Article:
• How Long is a Dentist Required to Keep Patient Records?
  • November 20, 2013 | Author: Nathan A. Gaffney
  • Law Firm: Hall Booth Smith, P.C. - Atlanta Office
  • We all know that good record keeping can be essential to the overall quality of a patient's dental care. However, a lot of dentists don't realize that proper record maintenance and retention is a requirement of their dental license, not to mention highly advisable from a legal/risk management perspective. This blog entry focuses on how long a dentist should keep patient records. We'll discuss the required content of patient records in future posts.
    Let's start with the basic rule: Georgia dental regulations require a dentist to keep patient records for 10 years from the date of the patient's last office visit. Regulation 150-8-.01(h)(4). This rule applies regardless of whether or not the patient is an adult or a minor. We'll talk more about minors in a minute. But for now, let's focus on the potential consequences of discarding patient records too quickly. As suggested earlier, the failure to retain patient records for the required 10 year period can cause you to lose your license, but there are some other potential consequences too: If you are sued by a patient, then a well-documented patient file might be your best defense. So the failure to maintain the patient's records within that ten-year period may cause an otherwise frivolous claim to survive summary judgment. In addition, depending on when the patient file is destroyed, you may be subject to a claim of spoliation. "Spoliation of evidence" is the destruction or failure to preserve evidence that is necessary to contemplated or pending litigation. See, e.g., Bridgestone/Firestone North American Tire, LLC v. Campbell, 258 Ga. App. 767 (2002). The sanctions for spoliation are often quite severe and can cause you to you to lose a malpractice case.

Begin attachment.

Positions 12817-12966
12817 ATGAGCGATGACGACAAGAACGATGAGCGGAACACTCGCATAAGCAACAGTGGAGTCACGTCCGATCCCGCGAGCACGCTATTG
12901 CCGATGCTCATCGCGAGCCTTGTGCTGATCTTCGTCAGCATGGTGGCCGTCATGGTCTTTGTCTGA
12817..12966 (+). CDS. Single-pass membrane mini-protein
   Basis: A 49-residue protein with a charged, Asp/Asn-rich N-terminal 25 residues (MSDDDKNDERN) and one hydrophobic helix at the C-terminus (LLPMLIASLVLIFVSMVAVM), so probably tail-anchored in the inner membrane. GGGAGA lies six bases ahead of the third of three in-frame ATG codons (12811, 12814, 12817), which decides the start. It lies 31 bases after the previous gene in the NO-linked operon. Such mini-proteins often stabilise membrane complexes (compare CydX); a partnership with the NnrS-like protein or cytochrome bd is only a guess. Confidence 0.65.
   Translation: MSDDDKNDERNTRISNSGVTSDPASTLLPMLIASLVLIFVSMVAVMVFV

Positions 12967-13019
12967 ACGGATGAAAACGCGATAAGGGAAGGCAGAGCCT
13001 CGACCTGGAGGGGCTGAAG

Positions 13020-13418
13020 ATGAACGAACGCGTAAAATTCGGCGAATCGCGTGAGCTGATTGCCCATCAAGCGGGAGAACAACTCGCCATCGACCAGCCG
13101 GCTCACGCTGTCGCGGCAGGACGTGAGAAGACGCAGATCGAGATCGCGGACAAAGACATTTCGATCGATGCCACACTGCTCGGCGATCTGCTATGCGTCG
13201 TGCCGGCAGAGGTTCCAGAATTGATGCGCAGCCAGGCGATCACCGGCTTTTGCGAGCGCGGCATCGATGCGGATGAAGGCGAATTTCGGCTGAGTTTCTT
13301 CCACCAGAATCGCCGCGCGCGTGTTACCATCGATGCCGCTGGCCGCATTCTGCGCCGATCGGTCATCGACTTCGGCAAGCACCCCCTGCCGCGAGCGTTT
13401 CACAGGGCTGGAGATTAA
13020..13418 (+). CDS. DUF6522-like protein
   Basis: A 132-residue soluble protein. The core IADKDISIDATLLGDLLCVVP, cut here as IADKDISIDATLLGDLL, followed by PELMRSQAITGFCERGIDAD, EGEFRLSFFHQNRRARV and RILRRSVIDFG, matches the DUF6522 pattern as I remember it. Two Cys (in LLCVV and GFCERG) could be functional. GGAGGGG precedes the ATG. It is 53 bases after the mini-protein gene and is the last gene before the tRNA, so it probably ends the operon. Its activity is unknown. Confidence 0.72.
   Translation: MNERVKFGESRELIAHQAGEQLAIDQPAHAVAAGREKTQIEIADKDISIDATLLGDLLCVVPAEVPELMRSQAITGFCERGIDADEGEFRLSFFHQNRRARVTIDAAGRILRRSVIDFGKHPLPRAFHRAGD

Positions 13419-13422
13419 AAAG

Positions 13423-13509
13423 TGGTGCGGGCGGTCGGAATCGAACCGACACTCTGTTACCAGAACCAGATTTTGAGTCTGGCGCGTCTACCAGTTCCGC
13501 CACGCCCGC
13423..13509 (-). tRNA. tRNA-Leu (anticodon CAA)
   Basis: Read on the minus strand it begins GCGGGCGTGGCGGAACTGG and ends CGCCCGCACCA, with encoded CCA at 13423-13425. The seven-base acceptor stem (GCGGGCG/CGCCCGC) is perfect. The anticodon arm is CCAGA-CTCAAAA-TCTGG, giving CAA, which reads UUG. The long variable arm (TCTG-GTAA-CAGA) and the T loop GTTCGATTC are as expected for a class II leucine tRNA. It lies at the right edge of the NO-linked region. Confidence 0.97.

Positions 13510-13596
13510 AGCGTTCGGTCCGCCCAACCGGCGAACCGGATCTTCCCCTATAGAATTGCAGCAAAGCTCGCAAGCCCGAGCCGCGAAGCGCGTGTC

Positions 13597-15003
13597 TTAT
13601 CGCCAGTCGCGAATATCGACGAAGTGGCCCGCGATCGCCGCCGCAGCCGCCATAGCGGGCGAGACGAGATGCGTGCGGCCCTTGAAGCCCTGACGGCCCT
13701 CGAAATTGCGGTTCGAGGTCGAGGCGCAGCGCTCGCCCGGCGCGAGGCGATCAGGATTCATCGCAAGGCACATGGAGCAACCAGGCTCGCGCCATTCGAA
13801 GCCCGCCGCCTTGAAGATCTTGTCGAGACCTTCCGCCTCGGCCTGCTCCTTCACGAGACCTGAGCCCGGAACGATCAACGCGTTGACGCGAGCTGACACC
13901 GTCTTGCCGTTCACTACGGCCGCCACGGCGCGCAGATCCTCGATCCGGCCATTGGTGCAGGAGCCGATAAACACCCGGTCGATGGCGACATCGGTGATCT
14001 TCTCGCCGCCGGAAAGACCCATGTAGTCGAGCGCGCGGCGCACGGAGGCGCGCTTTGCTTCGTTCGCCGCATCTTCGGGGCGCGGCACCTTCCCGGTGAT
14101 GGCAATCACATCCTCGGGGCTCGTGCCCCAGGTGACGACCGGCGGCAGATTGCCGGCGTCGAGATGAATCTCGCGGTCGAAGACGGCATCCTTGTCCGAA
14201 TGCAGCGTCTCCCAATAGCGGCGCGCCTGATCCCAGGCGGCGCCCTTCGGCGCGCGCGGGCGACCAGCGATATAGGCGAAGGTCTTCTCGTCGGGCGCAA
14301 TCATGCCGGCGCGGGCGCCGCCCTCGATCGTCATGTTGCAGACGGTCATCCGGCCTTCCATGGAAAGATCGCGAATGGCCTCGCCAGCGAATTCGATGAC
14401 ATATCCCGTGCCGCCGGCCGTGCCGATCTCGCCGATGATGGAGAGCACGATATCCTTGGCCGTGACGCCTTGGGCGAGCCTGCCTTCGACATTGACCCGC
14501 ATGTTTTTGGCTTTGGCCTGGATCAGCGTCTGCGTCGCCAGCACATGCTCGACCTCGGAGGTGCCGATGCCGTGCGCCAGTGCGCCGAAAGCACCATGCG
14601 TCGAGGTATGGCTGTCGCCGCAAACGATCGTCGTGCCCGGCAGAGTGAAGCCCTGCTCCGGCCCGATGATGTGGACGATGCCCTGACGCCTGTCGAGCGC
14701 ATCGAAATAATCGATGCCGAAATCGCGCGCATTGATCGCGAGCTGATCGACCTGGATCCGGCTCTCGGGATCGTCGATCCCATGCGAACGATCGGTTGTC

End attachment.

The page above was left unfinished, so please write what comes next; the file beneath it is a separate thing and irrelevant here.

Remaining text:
Now, there is nothing preventing you from keeping patient records for longer than ten years, and in some cases, that may be advisable. For example, we recommend that dentists keep the file of a patients who are under the age of 18 until that patient reaches the age of 23. The reason for this is that the statute of limitation on a malpractice claim tolls until the minor reaches the age of 18. Even then, however, Georgia has a five year statute of repose, which may permit the filing of some lawsuits up to five years after the patient turns 18. Hence the reason why we recommend keeping the records until the minor patient turns 23.

    One final tip: consult your professional insurance carrier about patient record retention. Insurance carriers usually have specific guidelines covering the length of time that you should maintain patient records.